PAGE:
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Black women to be inducted into National Inventors Hall of Fame for first time ever

Marian Croak, a vice president at Google, and the late Dr. Patricia Bath, a laser scientist, will be the first two Black women to join the prestigious group.

Black women to be inducted into National Inventors Hall of Fame for first time ever
Image Source: New America / Flickr

For the first time since the National Inventors Hall of Fame was founded in 1973, Black women will join the next class of inductees. Marian Croak, a vice president at Google, and the late Dr. Patricia Bath, a laser scientist, will be the first two Black women to join the prestigious group. They will be inducted alongside the inventors of the sports bra, ibuprofen, and the Super Soaker toy. As of 2020, 610 inventors have been inducted, but they have been mostly White men. Croak and Bath's induction ushers in a new era of encouraging Black women to join the fields of Science, Technology, Engineering, and Mathematics, CNN reports.



 

"She was always anchored in the community, always giving back, always trying to push the envelope," said Dr. Bath's daughter, Dr. Eraka Bath, of her late mother. "I'd say the obfuscation of her achievement is part of a larger narrative." Prior to her death in 2019, Dr. Bath was nominated to the National Inventors Hall of Fame approximately 11 times. According to her daughter, however, she may have been nominated several more times than that. She said her mother would often discuss the intersectional barriers she faced as a Black woman in STEM, particularly in her field of ophthalmology. Misogynoir was at the root of her experiences—from her residency days in Manhattan all the way to her tenure at UCLA, where she was appointed to its honorary medical staff following her retirement. Therefore, seeing Dr. Bath finally gain national recognition "is a win for girls" interested in science and engineering, her daughter reaffirmed.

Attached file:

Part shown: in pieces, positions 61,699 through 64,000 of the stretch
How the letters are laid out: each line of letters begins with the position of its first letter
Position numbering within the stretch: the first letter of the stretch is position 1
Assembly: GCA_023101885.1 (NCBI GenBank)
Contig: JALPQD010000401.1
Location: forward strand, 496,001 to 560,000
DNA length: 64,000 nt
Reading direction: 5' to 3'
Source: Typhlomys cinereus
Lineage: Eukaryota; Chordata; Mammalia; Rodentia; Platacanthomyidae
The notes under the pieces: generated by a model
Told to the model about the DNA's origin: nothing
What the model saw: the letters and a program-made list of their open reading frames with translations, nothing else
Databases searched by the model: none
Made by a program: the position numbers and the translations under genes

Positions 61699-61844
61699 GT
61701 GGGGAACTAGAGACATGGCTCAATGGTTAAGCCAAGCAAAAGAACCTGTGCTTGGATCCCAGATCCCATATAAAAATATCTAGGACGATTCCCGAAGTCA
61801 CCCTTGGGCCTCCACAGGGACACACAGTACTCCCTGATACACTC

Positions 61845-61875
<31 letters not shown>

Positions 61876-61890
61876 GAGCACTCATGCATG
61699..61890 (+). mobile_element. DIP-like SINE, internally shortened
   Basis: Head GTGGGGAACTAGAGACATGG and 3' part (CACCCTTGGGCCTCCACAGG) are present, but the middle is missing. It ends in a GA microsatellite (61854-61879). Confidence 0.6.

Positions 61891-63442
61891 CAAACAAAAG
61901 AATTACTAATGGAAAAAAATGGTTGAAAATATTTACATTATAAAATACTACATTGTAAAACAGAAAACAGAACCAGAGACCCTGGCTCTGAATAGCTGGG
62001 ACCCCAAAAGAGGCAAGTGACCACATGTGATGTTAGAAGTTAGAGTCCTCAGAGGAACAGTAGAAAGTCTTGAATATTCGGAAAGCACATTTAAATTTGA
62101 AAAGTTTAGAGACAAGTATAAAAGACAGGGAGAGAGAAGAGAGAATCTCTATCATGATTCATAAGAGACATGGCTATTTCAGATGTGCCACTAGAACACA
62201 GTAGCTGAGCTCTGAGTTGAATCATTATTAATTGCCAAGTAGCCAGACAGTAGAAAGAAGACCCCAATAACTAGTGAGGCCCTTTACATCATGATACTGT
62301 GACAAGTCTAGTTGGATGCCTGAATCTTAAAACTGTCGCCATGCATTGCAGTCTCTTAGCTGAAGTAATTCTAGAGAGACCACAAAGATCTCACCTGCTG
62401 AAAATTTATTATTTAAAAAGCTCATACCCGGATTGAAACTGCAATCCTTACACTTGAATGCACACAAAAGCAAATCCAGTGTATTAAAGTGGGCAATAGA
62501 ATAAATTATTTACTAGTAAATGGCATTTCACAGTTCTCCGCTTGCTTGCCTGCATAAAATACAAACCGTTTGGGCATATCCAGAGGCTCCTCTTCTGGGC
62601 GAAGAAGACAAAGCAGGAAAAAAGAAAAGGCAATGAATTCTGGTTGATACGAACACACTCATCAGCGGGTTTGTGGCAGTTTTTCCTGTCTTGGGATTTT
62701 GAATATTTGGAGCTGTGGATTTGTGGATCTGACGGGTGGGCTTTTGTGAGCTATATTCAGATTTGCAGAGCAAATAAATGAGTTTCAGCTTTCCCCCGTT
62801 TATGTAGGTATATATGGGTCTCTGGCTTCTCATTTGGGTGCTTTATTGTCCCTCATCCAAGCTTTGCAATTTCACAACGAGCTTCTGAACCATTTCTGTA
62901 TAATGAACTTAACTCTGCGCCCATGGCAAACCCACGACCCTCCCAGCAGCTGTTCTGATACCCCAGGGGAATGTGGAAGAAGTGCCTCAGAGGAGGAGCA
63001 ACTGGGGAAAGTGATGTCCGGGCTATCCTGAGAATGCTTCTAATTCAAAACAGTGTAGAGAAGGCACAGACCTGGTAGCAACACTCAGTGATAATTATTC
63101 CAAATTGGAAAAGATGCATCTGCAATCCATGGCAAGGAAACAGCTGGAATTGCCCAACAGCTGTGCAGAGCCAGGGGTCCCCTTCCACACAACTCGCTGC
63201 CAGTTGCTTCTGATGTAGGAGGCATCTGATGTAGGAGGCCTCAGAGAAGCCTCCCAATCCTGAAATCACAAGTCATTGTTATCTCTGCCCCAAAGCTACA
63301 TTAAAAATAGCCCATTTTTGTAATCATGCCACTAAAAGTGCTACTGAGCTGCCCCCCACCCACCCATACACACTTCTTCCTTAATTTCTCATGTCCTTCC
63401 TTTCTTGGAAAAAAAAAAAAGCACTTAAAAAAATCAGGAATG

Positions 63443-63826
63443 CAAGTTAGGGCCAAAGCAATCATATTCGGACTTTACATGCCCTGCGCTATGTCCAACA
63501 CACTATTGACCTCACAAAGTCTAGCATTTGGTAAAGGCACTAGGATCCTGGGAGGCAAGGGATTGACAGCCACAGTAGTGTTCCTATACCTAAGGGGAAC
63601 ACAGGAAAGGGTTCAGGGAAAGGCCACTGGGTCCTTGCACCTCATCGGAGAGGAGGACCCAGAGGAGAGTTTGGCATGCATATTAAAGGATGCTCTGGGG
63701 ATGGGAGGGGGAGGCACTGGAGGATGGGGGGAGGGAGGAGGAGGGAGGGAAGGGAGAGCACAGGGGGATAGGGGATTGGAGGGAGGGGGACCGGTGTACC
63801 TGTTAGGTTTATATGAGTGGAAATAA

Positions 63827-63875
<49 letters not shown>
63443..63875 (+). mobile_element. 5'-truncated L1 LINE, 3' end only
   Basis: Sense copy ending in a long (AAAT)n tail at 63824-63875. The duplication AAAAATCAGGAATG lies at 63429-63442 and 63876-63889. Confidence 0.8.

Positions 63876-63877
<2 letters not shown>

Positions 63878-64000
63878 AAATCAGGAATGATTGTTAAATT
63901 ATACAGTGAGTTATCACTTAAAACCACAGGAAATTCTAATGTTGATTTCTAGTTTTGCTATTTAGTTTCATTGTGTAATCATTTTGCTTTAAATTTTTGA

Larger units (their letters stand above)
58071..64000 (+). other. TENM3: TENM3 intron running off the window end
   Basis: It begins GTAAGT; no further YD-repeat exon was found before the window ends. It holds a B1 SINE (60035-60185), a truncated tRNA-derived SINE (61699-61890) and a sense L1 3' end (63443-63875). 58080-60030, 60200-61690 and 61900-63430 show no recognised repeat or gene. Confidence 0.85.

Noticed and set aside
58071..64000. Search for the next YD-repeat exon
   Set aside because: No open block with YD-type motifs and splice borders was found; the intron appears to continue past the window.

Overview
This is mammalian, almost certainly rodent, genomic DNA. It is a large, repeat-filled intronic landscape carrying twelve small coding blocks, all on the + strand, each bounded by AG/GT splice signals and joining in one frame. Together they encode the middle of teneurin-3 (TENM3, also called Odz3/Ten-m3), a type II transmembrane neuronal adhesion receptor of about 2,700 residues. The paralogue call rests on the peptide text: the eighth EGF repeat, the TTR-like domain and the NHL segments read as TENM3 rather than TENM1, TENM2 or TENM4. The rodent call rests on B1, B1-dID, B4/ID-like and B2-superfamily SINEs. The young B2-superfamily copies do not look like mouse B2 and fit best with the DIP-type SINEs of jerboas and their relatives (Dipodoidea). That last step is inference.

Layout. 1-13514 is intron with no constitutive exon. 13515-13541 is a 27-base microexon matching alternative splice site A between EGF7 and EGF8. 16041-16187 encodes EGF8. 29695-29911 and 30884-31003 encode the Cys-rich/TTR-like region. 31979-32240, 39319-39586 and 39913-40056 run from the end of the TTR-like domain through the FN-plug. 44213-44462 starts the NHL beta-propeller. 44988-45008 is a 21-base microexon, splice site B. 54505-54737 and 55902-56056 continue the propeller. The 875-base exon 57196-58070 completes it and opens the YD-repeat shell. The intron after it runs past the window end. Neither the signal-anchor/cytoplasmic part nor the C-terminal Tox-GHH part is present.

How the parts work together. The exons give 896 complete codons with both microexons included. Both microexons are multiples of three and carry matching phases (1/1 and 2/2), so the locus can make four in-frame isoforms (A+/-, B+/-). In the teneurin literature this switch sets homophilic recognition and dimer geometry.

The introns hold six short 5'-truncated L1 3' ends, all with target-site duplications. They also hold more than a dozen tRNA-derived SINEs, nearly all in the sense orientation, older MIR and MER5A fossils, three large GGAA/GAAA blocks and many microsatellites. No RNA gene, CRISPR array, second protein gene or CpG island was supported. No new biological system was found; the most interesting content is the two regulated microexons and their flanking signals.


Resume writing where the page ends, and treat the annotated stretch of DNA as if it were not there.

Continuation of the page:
This is particularly true as she was a pioneer of "community ophthalmology," a type of eye care that prioritizes underserved patients. Dr. Bath supported Black patients and fellow physicians throughout her life, convincing her professors at Columbia University to perform free eye surgeries in Harlem when she took note of the poor quality of eye care Black patients were receiving. Now, as vice chair for UCLA Psychiatry's Office of Justice, Equity, Diversity, and Inclusion, her daughter continues her legacy by helping women and people of color advance their careers.



 

Meanwhile, Croak is breaking barriers for Black women in STEM. She holds over 200 patents and presently leads Google's Research Center for Responsible AI and Human-Centered Technology. Today, the reason many of us are able to hold video calls with our loved ones is because of technology she pioneered while employed as an engineer at AT&T in the 1990s: VoIP. Speaking with Google earlier this month about her induction, she said it was a "humbling" achievement, adding that she was proud to be one of the first two Black women inductees. Croak stated, "I find that it inspires people when they see someone who looks like themselves on some dimension, and I'm proud to offer that type of representation."



 

Throughout the year, the National Inventors Hall of Fame campaigns to provide children and women of color in STEM opportunities and encourage invention. Despite this, only 48 of its 610 inductees are women, and only 30 of them are Black. There are even fewer Asian and Latino inventors (19 and five, respectively). Nonetheless, the group is committed to diversifying its class of inductees. "We recognize we need more diversity among our inductees," said Rini Paiva, executive vice president for selection and recognition at the National Inventors Hall of Fame. "But we are committed to taking steps to ensure we consistently honor Black inventors."



 

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